The current issue of The Nation just arrived in the mail, and I was appalled to read an article on the overwhelming rejection by Europe of the proposed austerity measures. The appalled part came when I read what’s recently happened in Greece.
Greece, for anyone not familiar with World War II history, was virtually crushed under the Nazi heel. The people were starved and beaten into submission, and it was one of the Germans’ less benign occupations.
Now comes word that in the recent elections, Greece “became the first European country occupied during World War II to elect neo-Nazis – twenty-one members of the racist Golden Dawn party – to its Parliament. Their leader, Nikolaos Mihaloliakos, dedicated his victory to ‘the brave boys in the black shirts’. ‘Those who slander us’, he barked, ‘those who betray the fatherland should be afraid: we’re coming’.”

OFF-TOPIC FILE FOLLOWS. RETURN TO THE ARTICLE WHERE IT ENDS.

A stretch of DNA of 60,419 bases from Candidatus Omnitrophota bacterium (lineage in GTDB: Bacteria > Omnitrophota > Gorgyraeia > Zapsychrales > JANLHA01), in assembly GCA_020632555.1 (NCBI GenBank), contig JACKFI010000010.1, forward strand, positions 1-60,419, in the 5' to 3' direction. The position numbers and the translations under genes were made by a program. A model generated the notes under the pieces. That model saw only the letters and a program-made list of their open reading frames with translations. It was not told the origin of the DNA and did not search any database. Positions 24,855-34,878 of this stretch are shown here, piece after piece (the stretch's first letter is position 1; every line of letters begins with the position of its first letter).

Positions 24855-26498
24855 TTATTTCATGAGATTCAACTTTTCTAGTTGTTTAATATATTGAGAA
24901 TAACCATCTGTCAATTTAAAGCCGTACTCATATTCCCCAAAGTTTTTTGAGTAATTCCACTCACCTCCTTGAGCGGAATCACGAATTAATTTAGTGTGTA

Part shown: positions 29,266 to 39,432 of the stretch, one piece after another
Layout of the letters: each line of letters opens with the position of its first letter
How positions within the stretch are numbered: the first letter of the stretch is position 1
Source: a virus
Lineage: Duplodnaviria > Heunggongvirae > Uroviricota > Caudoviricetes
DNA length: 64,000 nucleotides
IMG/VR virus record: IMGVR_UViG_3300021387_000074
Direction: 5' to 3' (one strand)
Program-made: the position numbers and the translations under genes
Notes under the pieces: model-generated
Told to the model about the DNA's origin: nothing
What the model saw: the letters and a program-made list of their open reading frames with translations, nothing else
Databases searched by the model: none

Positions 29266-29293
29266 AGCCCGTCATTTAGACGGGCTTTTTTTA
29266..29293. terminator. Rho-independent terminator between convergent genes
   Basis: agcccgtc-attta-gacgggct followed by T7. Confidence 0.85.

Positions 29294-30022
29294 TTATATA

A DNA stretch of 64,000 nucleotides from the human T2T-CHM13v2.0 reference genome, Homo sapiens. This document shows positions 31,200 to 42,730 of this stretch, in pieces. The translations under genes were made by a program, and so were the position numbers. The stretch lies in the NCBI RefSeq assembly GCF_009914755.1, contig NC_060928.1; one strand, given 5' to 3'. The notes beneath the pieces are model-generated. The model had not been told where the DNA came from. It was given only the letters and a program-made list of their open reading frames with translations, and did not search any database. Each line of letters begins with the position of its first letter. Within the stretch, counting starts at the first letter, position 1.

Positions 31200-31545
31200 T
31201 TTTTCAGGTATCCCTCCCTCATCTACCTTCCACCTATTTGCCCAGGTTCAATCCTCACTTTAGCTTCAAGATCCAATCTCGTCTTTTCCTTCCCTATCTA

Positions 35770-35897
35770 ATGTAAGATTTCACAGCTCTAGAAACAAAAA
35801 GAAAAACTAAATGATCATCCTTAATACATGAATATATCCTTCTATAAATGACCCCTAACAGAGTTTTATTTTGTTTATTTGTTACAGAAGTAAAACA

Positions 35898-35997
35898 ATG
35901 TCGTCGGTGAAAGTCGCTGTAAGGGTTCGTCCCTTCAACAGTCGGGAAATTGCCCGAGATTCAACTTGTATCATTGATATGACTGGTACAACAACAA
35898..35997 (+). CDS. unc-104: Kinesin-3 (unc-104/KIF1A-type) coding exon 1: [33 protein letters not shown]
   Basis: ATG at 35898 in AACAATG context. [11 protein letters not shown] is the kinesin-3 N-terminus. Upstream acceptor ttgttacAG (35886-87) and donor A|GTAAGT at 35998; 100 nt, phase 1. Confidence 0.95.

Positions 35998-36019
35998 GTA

Golden Dawn apparently won votes throughout much of Greece, even in districts that experienced massacres during the Nazi era. More frightening yet is that much of this support was garnered from among young people – roughly one in ten who voted went far right.
Wow – Europe is beginning to look and sound much as it did in the early 1930’s, and that’s very worrisome. Turns out that Santayana may yet be proved right: “Those who forget the past are condemned to repeat it”.